Home ›› Economy

Bangladesh can be upper-middle-income country by 2031: ICCB

TBP Online
08 Apr 2024 19:50:18 | Update: 08 Apr 2024 19:50:18
Bangladesh can be upper-middle-income country by 2031: ICCB

With targeted actions and appropriate policy followed by timely implementation to overcome the key challenges, Bangladesh has the capacity to become an upper-middle-income country by 2031, said International Chamber of Commerce-Bangladesh (ICCB) on Monday.

An editorial of the current News Bulletin (January-March 2024) of ICCB said Bangladesh has achieved Monday’s position by overcoming many obstacles and setbacks as Bangladesh has demonstrated remarkable development progress in the last five decades, reports BSS.

The country’s journey from one of the poorest countries at independence to a lower-middle-income nation within four decades is a testament to its resilience, policy decisions, and commitment to reducing poverty and fostering shared prosperity said World Bank in its recent publication “World Bank in Bangladesh in 2024.

Macroeconomic stability with low levels of inflation and high levels of GDP growth have been key to Bangladesh’s underlying strengths and major drivers of socio-economic achievements.

Bangladesh reached lower-middle income status in 2015 and is on track to graduate in 2026 as a middle-income country and aspiring to be an upper-middle income country by 2031, the editorial said.

However, Bangladesh after LDC graduation in November 2026 will experience significant preference erosion. Although the EU and UK have offered to extend preferential duty-free market access for an additional three years, the export scenario to other markets will change immediately after graduation.

Bangladesh has a greater opportunity of increasing export to ASEAN, having a population of 661 million with a GDP of $3.08 trillion and trade exceeding $2.7 trillion.

According to 2020 data, Bangladesh imports goods worth nearly US$7.0 billion from ASEAN countries as against its export of only $1.0 billion. So, Bangladesh should give priority to have Free Trade Agreement with ASEAN in order to increase its exports.

With several major infrastructure projects including completion of Padma multi-purpose bridge, Dhaka Elevated Expressway, Bangabandhu Tunnel, linking Dhaka to the tourist haven of Cox’s Bazar, 3rd terminal at Hazrat Shahjalal International Airport, 2024 is anticipated to be a year to reap the benefits.

However, in 2024 the economy is also facing challenges on multiple fronts such as inflation, declining foreign exchange reserve, a depreciating currency, income inequality and the demand-supply imbalance in the energy sector.

Despite impressive growth rates, Bangladesh faces challenges in its export basket’s diversification as more than 80 per cent of Bangladesh’s total export earnings come from garment exports.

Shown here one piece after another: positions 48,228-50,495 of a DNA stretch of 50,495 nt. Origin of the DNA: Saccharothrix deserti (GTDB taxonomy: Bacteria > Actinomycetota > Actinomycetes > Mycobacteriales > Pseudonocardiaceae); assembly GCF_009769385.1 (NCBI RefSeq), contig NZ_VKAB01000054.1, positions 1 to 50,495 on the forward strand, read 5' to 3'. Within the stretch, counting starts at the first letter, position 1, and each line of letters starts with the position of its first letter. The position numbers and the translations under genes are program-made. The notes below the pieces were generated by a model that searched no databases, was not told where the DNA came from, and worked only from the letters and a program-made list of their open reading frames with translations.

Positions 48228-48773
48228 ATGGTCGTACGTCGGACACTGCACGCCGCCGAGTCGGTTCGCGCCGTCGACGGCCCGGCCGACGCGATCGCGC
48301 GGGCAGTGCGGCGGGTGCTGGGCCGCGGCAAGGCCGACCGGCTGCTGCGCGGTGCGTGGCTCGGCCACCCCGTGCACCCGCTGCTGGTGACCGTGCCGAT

Bangladesh has significant opportunities in leather, and footwear, food processing, pharmaceuticals, light engineering, assembling plants, and API production. Both domestic investment and FDI will need to be geared towards these sectors.

Bangladesh is the second-largest economy in the South Asian region. Vietnam, comparable to Bangladesh, ranked fourth in Asia-Pacific after China, India, and Indonesia in attracting FDI. The majority of total FDI inflows of US$ 274 billion at the end of 2022 into Vietnam were in the manufacturing sector, which accounts for 61 per cent of the total registered FDI.

Bangladesh received an annual average of $2.92 billion in FDI as against Vietnam’s US$ 36.61 billion. FDI is one of the key elements for increasing export earnings and much needed foreign exchange reserve. So Bangladesh should review its strategy for attracting FDI, the editorial suggested.

Bangladesh has an energy challenge due largely to reliance on imported fuels which is estimated at about US$ 2.5 billion a year for power generation and also a lack of renewables and cleantech alternatives.

In fact, instead of moving towards exploring renewable energy sources, Bangladesh turned to the use of more fossil fuels such as coal, oil and LNG. With a depreciating currency, a reliance on imported fuels for power generation has led to significant rise in power generation costs.

Climate change is a critical issue in Bangladesh as it is one of the most vulnerable countries to the effects of climate change, according to Germanwatch’s 2021 Global Climate Risk Index, saying Bangladesh ranked seventh in the list of countries most affected by climate calamities during the period 2000-2019.